UNFPA Works to Reduce Maternal Mortality in Vietnam's Ethnic Minority Regions

Innovative interventions needed to reduce maternal mortality in ethnic minority regions in Vietnam.

Illustrative image. Source: SCI

Women, especially pregnant women in 60 remote ethnic minority communes of 6 most disadvantaged provinces of Bac Can, Lai Chau, Son La, Dac Nong, Kon Tum and Gia Lai will benefit from innovative interventions to stop preventable maternal deaths.

This is the goal of the United Nations Population Fund (UNFPA) project “Leaving no one behind: Innovative interventions to reduce maternal mortality in ethnic minority regions in Vietnam” which was virtually signed on Sep. 24 by Naomi Kitahara, UNFPA representative for Vietnam; Jennifer Cox, general director of Merck Sharp & Dohme – MSD HH Vietnam, a leading global biopharmaceutical company; and Dr. Mary-Ann Etiebet, MSD for Mothers Lead.

Vietnam has made significant progress in improving sexual and reproductive health of the general population in the past 20 years, and was one of the only six countries in the world, which achieved in 2015, the Millennium Development Goal - 5 (MDG5) on the reduction of maternal mortality.

However, disparities and inequalities remain in access to and utilization of sexual and reproductive health services among different ethnicities and regions. Current evidence shows that while the maternal mortality ratio has declined to 46 maternal deaths per 100,000 live births at the national level, it still remains as high as 100-150 per 100,000 live births in mountainous and ethnic minority regions, particularly in Northern Midlands and Mountains, and Central Highlands.

Among all maternal death cases, maternal mortality is extremely high in some vulnerable ethnic minority groups, for instance Hmong (60%) and Thai (17%). It is estimated that the risk of Hmong’s mothers dying from pregnancy or childbirth is 4 times higher than the Kinh people or Viet people, the most predominant ethnic of the population in Vietnam.

More than half of the maternal deaths are happening at district and provincial hospitals due to limited capacities of health care facilities to manage maternal complications. In addition, remote and hard-to-reach geographical locations, low socio-economic conditions, cultural barriers and a limited understanding of maternal complications are also contributing factors to high maternal mortality.

At the signing ceremony in Hanoi. Source: UNFPA Vietnam

Funded by MSD for Mothers and MSD Vietnam in the amount of US$ 1.2 million, the project is one of the most important initiatives to reduce maternal mortality among ethnic minorities in six provinces in Vietnam’s Northern Midlands and Mountains, and Central Highland regions through innovative interventions, paying close attention to special needs of ethnic minority women who are at risk of being left behind in the country’s sustainable development process.

UNFPA will collaborate with the Vietnamese Ministry of Health, provincial health departments in the selected provinces, and local civil society organizations in the period from Sep. 1, 2021 to Sep. 30, 2024.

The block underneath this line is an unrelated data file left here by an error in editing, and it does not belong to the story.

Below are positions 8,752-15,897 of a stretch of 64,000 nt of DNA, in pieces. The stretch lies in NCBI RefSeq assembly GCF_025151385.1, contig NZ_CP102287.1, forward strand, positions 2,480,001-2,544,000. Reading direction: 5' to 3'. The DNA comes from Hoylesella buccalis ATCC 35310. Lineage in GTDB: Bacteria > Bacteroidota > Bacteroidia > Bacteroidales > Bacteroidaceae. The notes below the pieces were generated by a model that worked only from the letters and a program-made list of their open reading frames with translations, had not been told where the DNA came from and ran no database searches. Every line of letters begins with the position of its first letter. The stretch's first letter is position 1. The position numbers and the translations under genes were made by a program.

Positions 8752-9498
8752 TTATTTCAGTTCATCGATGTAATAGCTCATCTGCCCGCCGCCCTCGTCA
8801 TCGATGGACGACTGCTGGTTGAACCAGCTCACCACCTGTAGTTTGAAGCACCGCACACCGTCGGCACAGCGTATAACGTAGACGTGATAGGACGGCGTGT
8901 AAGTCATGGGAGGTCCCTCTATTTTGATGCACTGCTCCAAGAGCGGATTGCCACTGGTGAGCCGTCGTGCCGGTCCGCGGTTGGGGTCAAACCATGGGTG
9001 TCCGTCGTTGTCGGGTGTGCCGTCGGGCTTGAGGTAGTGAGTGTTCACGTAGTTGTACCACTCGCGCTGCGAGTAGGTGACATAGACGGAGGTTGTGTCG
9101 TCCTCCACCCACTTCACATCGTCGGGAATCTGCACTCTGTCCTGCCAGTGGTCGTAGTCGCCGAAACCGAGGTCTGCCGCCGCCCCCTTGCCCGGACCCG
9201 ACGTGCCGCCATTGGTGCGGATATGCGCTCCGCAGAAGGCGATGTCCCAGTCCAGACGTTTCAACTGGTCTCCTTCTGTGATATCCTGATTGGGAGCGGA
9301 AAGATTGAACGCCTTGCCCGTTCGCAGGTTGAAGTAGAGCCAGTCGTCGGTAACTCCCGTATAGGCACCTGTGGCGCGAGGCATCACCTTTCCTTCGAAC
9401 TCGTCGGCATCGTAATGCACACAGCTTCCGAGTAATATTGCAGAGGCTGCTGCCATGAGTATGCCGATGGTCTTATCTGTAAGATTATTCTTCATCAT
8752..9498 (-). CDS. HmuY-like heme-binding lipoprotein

In addition to financial contributions from MSD for Mothers and MSD Vietnam, UNFPA commits to making its own contributions to the project in the amount of US$ 810,000, thus leading to the total project budget of over US$ 2 million.

The project aims at increasing access to and utilization of integrated, quality and voluntary sexual and reproductive health services amongst ethnic minorities; improving the capacity on emergency obstetric care management in remote mountainous localities; and building a village-based birth attendant network in remote ethnic minority localities.

It will also integrate the Covid-19 prevention and control into the existing sexual and reproductive health programme. In light of digital transformation, innovative interventions also include the development and operation of tele-health, including internet-based smart phone Apps to improve the delivery of sexual and reproductive health services in ethnic minority localities. The Project will also deliver innovative health education and community mobilization to ethnic minority communities to promote safe maternal deliveries.

Speaking at the event, Kitahara stressed that the project constitutes another landmark step in UNFPA’s work to support women and girls, especially those in the remote areas with ethnic minority communities in Vietnam.

MSD HH Vietnam is proud to collaborate with the UNFPA in kicking-start this MSD for Mothers program 'Leave no one behind' investing in innovative interventions to reduce maternal mortality in ethnic minority regions of Vietnam, said Jennifer Cox, general director of MSD HH Vietnam.

Jennifer Cox, general director of MSD HH Vietnam believes this project will bring tangible benefits to women in Vietnam and set the foundation for communities and societies to thrive for generations to come.

Meanwhile, Nguyen Duc Vinh, director of the Maternal and Child Health Department under Health Ministry, confirmed the support of the ministry to the project, adding that to improve the health status of people who left behind including ethnic minorities is the centre of the government’s development agenda.

Lessons learned and best practices drawn from this initiative will help the ministry to effectively implement the national action plan on maternal, neonatal and child health for period 2021-2025 with vision towards 2030 to achieve SDG targets on health care, he shared.